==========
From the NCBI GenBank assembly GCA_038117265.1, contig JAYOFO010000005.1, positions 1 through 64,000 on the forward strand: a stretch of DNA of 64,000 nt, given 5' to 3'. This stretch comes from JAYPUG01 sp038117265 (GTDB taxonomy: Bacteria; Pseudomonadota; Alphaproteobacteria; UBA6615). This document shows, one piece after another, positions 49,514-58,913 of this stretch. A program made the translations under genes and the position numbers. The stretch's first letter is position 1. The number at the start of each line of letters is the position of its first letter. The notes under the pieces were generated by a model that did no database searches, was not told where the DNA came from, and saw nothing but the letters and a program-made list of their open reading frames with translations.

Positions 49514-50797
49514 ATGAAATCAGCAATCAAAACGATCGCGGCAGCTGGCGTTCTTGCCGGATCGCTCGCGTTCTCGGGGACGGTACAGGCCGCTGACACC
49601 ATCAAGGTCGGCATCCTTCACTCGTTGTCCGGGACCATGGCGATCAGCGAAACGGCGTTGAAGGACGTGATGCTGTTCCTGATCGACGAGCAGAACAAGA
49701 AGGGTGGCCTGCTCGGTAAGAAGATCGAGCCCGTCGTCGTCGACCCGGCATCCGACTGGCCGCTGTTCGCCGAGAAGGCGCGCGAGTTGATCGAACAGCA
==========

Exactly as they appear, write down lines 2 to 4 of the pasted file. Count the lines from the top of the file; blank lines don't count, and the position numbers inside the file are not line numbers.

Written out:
Positions 49514-50797
49514 ATGAAATCAGCAATCAAAACGATCGCGGCAGCTGGCGTTCTTGCCGGATCGCTCGCGTTCTCGGGGACGGTACAGGCCGCTGACACC
49601 ATCAAGGTCGGCATCCTTCACTCGTTGTCCGGGACCATGGCGATCAGCGAAACGGCGTTGAAGGACGTGATGCTGTTCCTGATCGACGAGCAGAACAAGA